Listening is the new talking. Why a comms audit within your business is timely and valuable
Updated: Oct 14, 2020
Listening is the new talking.
And as such, it’s time to re-read the market, your customers, your employees, communication channel trends and your own storytelling needs in the post Covid world to protect, build and flourish in a world of new rules.
We are scared of what might shape the future might take. We are running to stand still. Breaking even in business will be a major win this year. But there is opportunity for the listeners amongst us.
We are in a new era of being more personal, or finding the way to be really relevant and of not just marketing outwards but of building many micro relationships where you show your stakeholders that they matter.
And taking time to overhaul your communications is part of that. You might not want or be able to change what you make or sell, but you can shift the narrative behind that in some core areas. Areas that you perhaps have taken for granted or had on auto pilot.
Something that Covid times have instilled in us is a refreshed sense of curiosity. About how we are treated, about the information we consume, about what is around us. Brands and businesses have started to share how they have been looking after their workforces, what their safety policies have been, how the business dynamics have been continuing, things that in the past where not on the communications radar.
And employees have quite rightly been more questioning, more doubtful and more concerned about their futures, with transparency of employer something that will have ben looked at and assessed.
Social media influencers have retooled their approaches to make sure they are adding value, solutions and advice/help to their followers, parking what could sometimes be shallow but fun and taking on a sense of guiding hand and rescuer from challenges, monotony and struggle that people have faced.
And many of our buying decisions have undergone a fresh review for value offered, values shown and overall necessity and desire when budgets are tight at work or at play.
So if context has changed, so should your content, methods and approach. Starting with the communications fabric and the heart of your business
So first up…do your employees understand the business plans, direction and your need from them? And have you engaged and listened on how they can help you as ambassadors, storytellers, and ideas people? With Linked in revealing recently that a third of the workforce is looking for a new job, keeping the talent you want to and are able to requires a fresh partnership mentality and high-level communication. From being mental health aware, to boosting motivation and recognising ‘we are all in this together’, tough times can lead to finding answers in different places. And far from abdicating leadership, it's embracing leadership modernity.
Centrally…does your marketing and storytelling fit what potential customers want to see and hear from businesses right now? Does it deliver a spirit of education and teaching them something they might not know, wrapped up in an entertaining format that makes them want to take note? And told in a way that clearly fits their lives and needs now, as opposed to disrupts it? This useful and generous vibe is what is helping brands win.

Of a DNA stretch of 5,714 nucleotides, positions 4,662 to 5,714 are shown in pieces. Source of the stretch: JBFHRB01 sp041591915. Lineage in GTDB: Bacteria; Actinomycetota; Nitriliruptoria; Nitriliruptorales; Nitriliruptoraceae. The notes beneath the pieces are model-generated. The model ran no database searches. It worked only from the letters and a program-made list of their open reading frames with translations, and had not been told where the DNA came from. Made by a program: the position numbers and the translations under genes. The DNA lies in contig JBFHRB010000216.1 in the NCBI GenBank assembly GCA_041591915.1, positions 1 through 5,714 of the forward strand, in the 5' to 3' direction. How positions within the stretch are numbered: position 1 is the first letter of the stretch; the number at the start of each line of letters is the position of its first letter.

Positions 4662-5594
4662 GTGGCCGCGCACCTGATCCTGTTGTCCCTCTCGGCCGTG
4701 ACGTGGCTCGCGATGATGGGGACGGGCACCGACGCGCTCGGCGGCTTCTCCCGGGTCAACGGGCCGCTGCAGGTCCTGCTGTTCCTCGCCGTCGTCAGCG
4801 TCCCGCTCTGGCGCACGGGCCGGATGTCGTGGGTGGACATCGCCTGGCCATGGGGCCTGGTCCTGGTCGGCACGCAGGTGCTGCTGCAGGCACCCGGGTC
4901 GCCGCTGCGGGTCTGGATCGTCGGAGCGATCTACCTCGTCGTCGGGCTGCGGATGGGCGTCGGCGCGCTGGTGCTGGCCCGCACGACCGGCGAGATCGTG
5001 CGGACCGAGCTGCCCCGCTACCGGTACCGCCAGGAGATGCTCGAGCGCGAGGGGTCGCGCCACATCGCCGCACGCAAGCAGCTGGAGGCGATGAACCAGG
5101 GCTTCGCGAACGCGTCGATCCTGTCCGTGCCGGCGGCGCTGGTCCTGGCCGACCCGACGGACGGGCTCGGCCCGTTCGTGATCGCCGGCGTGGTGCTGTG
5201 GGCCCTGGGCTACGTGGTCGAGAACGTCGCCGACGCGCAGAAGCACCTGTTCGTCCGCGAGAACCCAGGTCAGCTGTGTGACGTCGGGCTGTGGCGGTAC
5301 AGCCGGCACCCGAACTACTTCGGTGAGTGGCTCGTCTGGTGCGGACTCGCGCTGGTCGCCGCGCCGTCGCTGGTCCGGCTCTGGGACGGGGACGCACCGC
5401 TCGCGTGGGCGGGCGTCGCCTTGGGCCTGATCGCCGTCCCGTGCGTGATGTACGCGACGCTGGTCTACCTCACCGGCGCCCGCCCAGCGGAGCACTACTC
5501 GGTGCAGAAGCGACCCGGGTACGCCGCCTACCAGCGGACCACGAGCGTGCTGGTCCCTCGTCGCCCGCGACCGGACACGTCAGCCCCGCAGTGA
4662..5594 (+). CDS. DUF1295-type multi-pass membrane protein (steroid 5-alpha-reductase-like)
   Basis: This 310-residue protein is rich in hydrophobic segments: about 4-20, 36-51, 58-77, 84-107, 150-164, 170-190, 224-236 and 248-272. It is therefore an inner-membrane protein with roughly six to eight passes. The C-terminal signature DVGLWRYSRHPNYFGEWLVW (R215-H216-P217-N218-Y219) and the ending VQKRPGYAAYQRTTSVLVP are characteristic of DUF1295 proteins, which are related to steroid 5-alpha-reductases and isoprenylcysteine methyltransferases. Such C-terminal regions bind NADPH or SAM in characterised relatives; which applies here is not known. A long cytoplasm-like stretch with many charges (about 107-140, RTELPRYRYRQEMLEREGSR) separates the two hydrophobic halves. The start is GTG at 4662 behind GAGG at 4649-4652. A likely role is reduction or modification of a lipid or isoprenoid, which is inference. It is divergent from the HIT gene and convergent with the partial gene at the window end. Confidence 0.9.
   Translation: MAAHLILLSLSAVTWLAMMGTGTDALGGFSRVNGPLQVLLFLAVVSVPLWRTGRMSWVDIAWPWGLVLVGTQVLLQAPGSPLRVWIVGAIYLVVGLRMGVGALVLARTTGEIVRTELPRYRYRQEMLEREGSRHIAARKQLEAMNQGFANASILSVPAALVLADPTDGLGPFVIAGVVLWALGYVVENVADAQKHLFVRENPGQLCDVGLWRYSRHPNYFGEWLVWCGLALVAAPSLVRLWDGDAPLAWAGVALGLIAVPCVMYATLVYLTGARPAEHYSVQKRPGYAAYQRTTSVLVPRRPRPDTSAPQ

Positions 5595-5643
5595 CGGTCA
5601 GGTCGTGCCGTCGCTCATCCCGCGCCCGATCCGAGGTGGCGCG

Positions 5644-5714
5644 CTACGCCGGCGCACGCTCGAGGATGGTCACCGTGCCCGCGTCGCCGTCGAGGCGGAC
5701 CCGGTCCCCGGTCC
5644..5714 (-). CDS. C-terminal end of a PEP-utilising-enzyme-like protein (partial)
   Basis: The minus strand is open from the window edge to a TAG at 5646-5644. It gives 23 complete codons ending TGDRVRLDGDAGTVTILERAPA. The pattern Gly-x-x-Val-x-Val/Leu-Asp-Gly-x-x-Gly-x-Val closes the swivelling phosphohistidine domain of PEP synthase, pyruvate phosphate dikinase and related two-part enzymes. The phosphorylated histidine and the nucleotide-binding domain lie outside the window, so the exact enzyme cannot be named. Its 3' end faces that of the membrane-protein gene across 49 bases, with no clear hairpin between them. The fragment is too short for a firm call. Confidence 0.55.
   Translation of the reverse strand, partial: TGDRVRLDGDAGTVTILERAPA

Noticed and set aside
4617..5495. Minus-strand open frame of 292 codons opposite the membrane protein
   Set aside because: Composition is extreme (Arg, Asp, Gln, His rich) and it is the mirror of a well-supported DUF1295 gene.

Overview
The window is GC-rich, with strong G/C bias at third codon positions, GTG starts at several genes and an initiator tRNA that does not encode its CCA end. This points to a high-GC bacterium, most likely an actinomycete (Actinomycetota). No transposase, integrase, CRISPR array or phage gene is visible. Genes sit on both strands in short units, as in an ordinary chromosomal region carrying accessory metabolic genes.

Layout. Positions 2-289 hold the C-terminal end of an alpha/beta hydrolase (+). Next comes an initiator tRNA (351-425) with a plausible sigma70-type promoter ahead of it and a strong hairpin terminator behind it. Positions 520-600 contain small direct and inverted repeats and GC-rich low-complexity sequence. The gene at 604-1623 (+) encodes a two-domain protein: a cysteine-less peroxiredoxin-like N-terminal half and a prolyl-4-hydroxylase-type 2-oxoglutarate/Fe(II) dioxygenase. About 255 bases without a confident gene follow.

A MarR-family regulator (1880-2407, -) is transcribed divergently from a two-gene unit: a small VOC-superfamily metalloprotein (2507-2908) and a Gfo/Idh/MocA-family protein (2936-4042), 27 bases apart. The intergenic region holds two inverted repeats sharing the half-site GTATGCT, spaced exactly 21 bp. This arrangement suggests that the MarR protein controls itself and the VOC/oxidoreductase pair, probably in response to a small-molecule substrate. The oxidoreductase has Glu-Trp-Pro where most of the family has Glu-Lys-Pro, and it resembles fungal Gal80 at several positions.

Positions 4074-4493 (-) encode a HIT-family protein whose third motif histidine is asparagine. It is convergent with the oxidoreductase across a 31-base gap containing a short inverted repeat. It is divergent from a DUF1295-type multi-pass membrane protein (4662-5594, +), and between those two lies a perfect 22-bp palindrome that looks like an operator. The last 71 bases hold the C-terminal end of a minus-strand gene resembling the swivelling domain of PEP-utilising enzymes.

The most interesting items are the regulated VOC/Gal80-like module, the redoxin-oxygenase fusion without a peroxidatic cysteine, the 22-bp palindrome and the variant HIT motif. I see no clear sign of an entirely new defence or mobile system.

This might mean shifting your social media content planning, reinventing the pillars that shape what you share to be right for the times. It might mean finding new editorial stories to tell from within the business that you haven’t spotted or considered before that feel newly relevant. Or focusing much more on storytelling and focus on your local community as localism enjoys a real economic boost. Or finding partnerships and shared platforms. Putting a half day aside with your team to rethink the strategy could lead to three months of fresh thinking to max the hell out of.
Some things in the current world feel out of your control, but the more you share the story you want to tell and that at the same time people need to hear, the better your chance of success. It doesn't have to mean big budget marketing, as the core here is your genuine, authentic storytelling. And reviewing it will reveal things you hadn't thought about sharing before that suddenly feel much more interesting for today.
And finally and very much linked to the above…have you listened to what your customers or potential customers like and respect about you, what else they might need from you, what is impressing them from other sectors, and how you can cement their interest in you and what you share with them. What do they need to hear about, what are they unclear about, and what formats are they finding time to consume in terms of content? If you don’t ask, you don’t get. But if you are just putting out noise rather than something of value, then you might not get either…
It's about finding the value exchange, which is the middle ground between your products and services and the audience wants and needs. That has always been the case in theory, but good products and services alone are not necessarily and currently enough unless that understanding of who you are talking to, and the showing of the personal touch, is really lived.
Whether you do this yourself, or you use a comms professional to manage the audit and reforge your lower cost end marketing, it’s the time to energise, to learn and recognise that ‘we aren’t in Kansas anymore’, and that market and cultural shifts are there to grab hold of and benefit from.